A 401(k) plan is the most popular workplace retirement plan. Nearly 80% of Americans have access to one, providing millions of workers with a great way to start investing for retirement, especially if your company offers an employer match.
Unfortunately, not all workers have access to a 401(k) plan, perhaps because their employer doesn’t offer one, or they’re part-time employees who don’t meet their employer’s requirements to contribute, or they’re self-employed.
Additionally, though the majority of employees work for companies that offer 401(k) plans through work, only about half of those people actively contribute.
Considering the number of people who either don’t have access to a 401(k) plan or aren’t taking advantage of theirs, it begs the obvious question: how are people saving for retirement? The good news is there are alternative vehicles employees can consider to invest for retirement, often in a tax-advantaged way like they would in a 401(k).
What is a 401(k) Plan?
Before we dive into the alternatives to a 401(k), we should first explain a bit about how 401(k) plans themselves work. Knowing this will give you a better idea of how these other accounts differ and, if you have access to multiple types of accounts, how to assess the best option.
A 401(k) plan is a type of workplace retirement plan offered by many for-profit companies. This type of account allows workers to defer up to $20,500 of their annual income to the plan. Workers 50 and older can make an additional catch-up contribution of $6,500. Employers can also contribute to their workers’ accounts, for a total combined contribution limit of $61,000.
Most 401(k) plans are tax-deferred, meaning contributions to the plan are made pre-tax. The money then grows tax-deferred in the account, and you’ll pay income taxes on your distributions during retirement. Because these accounts are designed for retirement savings, you must keep the money in the plan until you reach 59½ or risk being subject to a 10% penalty on top of the income taxes you’ll owe.
10 401(k) Alternatives
While 401(k) plans are the most traditional retirement savings vehicle, there are potential alternatives to consider. Different vehicles offer different perks or advantages, but all can be an effective way of building wealth for retirement.
1. Roth 401(k)
A Roth 401(k) is technically a type of 401(k) plan, but one that many people don’t even know they have access to. A Roth 401(k) is identical to a traditional 401(k) in almost every way, but differs when it comes to the tax advantage available.
Unlike a traditional 401(k), which has pre-tax contributions, a Roth 401(k) has after-tax contributions. As a result, they won’t reduce your taxable income in the current year. However, once the money is in the account, you’ll never pay taxes on it again. Your investments will grow tax-free in the account, and you’ll get tax-free distributions during retirement.
2. Traditional IRA
An individual retirement account (IRA) is a type of account you open directly through a brokerage firm rather than through an employer. The IRS allows workers to contribute up to $6,000 per year to a traditional IRA, with an additional catch-up contribution of $1,000.
But to contribute to a traditional IRA, you must have earned income. And the amount you contribute can’t exceed 100% of your earned income. So if you only earn $4,000 in a year, you can only contribute up to $4,000 rather than the $6,000 contribution limit.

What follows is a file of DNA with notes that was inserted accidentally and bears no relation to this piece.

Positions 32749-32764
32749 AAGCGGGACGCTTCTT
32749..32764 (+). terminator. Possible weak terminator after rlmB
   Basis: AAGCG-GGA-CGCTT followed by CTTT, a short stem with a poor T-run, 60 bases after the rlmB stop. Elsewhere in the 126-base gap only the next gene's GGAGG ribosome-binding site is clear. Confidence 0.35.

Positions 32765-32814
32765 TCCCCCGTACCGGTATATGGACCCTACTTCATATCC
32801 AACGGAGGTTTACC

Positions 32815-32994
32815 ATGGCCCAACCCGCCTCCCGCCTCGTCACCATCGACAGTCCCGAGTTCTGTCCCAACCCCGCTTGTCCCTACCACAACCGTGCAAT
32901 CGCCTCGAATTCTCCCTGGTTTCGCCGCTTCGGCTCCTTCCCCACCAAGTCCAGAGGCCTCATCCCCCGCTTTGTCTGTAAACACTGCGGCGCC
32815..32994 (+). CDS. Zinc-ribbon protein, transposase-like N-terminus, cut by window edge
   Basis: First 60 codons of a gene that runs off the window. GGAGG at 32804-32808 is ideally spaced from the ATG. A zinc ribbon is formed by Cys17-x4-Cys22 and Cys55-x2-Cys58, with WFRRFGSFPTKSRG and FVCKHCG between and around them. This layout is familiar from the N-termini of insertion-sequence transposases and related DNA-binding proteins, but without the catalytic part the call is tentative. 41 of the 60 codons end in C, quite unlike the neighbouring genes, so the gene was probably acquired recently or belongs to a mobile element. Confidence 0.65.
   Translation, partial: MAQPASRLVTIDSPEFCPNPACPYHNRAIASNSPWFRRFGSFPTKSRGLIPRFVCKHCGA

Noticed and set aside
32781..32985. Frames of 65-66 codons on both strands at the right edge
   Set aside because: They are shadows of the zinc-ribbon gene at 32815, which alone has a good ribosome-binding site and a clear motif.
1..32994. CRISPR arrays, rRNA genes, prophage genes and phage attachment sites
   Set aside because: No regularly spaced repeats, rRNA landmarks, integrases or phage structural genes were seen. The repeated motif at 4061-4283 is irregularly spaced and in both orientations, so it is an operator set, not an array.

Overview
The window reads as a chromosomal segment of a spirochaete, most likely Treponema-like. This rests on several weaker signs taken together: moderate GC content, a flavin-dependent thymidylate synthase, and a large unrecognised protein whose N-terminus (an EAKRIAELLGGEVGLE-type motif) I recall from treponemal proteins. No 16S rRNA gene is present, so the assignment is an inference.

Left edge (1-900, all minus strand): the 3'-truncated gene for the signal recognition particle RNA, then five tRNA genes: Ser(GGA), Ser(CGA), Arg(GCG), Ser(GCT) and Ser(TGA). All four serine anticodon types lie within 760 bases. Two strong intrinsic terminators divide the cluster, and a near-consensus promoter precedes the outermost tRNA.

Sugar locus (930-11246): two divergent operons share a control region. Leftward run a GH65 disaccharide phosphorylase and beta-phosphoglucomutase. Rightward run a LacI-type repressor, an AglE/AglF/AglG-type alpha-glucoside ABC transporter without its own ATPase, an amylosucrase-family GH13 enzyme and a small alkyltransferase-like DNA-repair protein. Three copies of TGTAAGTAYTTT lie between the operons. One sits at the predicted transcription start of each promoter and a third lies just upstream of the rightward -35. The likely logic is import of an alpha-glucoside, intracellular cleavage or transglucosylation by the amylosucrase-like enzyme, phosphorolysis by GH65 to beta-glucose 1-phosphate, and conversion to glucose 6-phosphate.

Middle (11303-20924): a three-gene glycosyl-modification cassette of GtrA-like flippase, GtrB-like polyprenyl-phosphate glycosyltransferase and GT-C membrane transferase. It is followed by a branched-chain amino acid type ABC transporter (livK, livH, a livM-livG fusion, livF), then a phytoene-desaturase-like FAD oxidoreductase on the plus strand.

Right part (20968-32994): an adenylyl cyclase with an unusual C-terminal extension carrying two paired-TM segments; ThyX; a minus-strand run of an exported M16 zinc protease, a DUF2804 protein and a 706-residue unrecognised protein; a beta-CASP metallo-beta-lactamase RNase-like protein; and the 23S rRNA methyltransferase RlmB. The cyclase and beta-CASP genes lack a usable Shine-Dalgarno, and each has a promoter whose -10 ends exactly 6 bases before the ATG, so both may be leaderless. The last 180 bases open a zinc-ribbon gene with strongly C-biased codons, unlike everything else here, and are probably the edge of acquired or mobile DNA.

The tax advantage of a traditional IRA works exactly like that of a traditional 401(k). You’ll have tax-deferred contributions and investment growth, and then will pay income taxes on your distributions. Also like a 401(k) plan, you’ll be subject to a 10% penalty if you withdraw the money before you turn 59½.
It’s important to note that the entire contribution (or a portion of it) may not be tax-deductible based on your income and accessibility to an employer-sponsored plan.
3. Roth IRA
A Roth IRA is another type of individual retirement account. It’s identical to the traditional IRA in terms of contribution limits and withdrawal age. However, the tax benefits are identical to that of a Roth 401(k). You make after-tax contributions, and then won’t pay taxes on the money again.
Roth IRAs do have a distinct characteristic that allows you to withdraw more of your money early, if you choose. Because you’ve already paid taxes on your contributions, you can withdraw them at any time once your Roth IRA has been open for at least five years. However, this exception only applies to your contributions, not your investment earnings.
Eligibility for a Roth IRA is also subject to income limits, so if you exceed those limits, you won’t be able to contribute directly to the plan.
4. 403(b) Plan
A 403(b) plan — also known as a tax-sheltered annuity or TSA — is a workplace retirement plan offered by public schools and non-profit organizations. These plans have many similar features of a 401(k) plan, including their contribution limits, withdrawal rules, and tax advantages.
A key difference between 401(k) plans and 403(b) plans is you may be able to contribute more money. Employees with 15 years of service for the same organizations can contribute the lesser of one of the following:
$15,000, reduced by the amount of additional elective deferrals in prior years
$5,000 times the number of years of service, minus the total elective deferrals for earlier years
5. 457(b) Plan
A 457(b) plan is a type of deferred compensation plan offered to many state and local government employees, as well as non-profit organizations. This type of plan has the same contribution limits as 401(k) plans. They can also offer both traditional and Roth contributions.
A key difference between 401(k) plans and 457(b) plans is that 457(b) plans are nonqualified and aren’t governed by ERISA. As a result, distributions before age 59½ aren’t subject to a 10% early withdrawal penalty unless the money has been rolled over from another retirement plan.